There have been so many wonderful releases this year but one album has consistently been in the lead and that is Maciek Pysz‘s Insight reviewed here. As Keats wrote, a thing of beauty is a joy forever, and Insight is very, very beautiful. Unusually, I have found that this album fits many personal moods, from happy to troubled and I have turned to it many times since its release in May. I saw this trio three times this year – at the intimate The Forge for the launch, at Ealing Jazz Festival in a breezy tent and at a busy/noisy Kings Place Festival. Each time the trio was sensitive to its environment and the audience, upping the tempo to catch attention (and hold it) , always dazzling in their virtuosity, communicating their joy of playing together. It’s probably the joy and pleasure they convey in music making that I love most of all. I am extremely pleased that my local jazz club Stratford Jazz is hosting Maciek next March.
Other albums have earned their place in my heart this year:
Claudio Filippini Trio: Facing North. A sublime piano trio, featuring a favourite drummer (Olavi Louhivuori – last year’s album of the year with Oddarrang), Palle Danielsson and Claudio on piano. Claudio writes how he found inspiration playing with two idols. He rose to the occasion and has produced some timeless tracks like his version of Adele’s Chasing Pavements.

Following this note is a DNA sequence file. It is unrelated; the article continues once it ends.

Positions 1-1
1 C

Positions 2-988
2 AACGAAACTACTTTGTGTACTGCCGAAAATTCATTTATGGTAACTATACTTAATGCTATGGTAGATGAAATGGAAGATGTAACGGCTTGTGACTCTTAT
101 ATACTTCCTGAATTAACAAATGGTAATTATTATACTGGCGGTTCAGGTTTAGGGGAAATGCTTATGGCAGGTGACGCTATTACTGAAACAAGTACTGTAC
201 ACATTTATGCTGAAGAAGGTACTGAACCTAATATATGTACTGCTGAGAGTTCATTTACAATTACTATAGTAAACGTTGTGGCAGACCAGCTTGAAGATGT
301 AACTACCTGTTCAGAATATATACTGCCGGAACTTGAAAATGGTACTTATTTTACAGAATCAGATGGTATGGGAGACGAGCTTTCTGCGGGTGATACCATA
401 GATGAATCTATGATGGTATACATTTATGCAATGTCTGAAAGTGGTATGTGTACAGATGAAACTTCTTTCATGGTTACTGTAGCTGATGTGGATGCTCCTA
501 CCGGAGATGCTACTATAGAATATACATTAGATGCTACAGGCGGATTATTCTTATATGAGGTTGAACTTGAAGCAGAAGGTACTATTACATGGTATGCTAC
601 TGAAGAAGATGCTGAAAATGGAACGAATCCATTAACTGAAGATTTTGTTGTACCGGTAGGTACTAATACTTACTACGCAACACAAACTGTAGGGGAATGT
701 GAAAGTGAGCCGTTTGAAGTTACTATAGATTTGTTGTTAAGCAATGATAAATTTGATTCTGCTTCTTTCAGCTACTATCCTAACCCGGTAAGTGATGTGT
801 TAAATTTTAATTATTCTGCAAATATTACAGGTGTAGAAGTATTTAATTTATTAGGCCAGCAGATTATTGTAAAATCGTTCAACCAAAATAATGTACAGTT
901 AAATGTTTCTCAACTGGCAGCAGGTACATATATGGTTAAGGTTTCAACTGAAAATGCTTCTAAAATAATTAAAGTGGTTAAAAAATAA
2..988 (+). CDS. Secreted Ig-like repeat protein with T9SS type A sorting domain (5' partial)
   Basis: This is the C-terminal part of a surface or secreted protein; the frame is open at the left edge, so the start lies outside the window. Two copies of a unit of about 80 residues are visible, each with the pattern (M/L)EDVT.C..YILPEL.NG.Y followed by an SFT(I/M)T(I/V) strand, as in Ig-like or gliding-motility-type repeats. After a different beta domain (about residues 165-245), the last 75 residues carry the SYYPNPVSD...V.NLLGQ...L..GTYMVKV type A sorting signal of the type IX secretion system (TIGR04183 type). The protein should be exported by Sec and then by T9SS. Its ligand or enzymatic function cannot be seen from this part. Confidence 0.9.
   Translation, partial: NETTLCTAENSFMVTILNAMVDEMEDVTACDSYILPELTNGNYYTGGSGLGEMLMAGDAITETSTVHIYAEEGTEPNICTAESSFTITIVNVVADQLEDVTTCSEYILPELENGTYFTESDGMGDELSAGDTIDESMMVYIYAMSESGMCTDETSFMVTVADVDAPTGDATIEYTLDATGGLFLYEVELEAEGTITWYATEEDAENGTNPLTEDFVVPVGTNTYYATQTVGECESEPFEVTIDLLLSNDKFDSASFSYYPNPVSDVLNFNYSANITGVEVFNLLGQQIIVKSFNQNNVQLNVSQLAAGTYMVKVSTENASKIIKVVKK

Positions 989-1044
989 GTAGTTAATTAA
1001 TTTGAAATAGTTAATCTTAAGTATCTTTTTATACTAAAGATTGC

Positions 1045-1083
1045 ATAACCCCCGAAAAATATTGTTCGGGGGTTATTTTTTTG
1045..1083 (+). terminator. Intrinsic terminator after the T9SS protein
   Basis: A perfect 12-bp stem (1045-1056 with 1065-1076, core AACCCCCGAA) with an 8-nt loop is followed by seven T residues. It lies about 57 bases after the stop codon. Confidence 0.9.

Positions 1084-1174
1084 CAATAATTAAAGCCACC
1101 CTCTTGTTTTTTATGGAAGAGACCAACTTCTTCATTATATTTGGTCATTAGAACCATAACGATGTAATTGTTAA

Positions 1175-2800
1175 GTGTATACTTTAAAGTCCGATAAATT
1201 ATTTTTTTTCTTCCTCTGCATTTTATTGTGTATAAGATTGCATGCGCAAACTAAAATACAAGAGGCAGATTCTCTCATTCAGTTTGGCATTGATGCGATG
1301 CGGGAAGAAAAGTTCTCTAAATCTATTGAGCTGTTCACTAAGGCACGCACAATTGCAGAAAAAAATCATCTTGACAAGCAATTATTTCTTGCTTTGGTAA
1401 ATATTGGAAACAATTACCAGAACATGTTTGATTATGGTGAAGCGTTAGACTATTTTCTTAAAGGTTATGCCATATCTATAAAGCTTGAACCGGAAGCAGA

Esp: Ambiguous Play. This is a guitar-led quintet from Norway. They have produced perfect late night music that fits all times of the day. The compositions are memorable, fun even. It was the first album I was asked to review and I feel great affection for it. It featured on BBC Radio 3’s Late Junction over the summer. They gave a great set at Cheltenham Jazz Festival. I hope they go far in 2014.
Mats Eilersen Trio: Sails Set. I love this for its quietness, contemplativeness and peace, its sparcity and poetry.
And sneaking in at the last minute, Jon Lloyd Group: Vanishing Points. Rich and unexpectedly lyrical yet never paying homage to anyone else.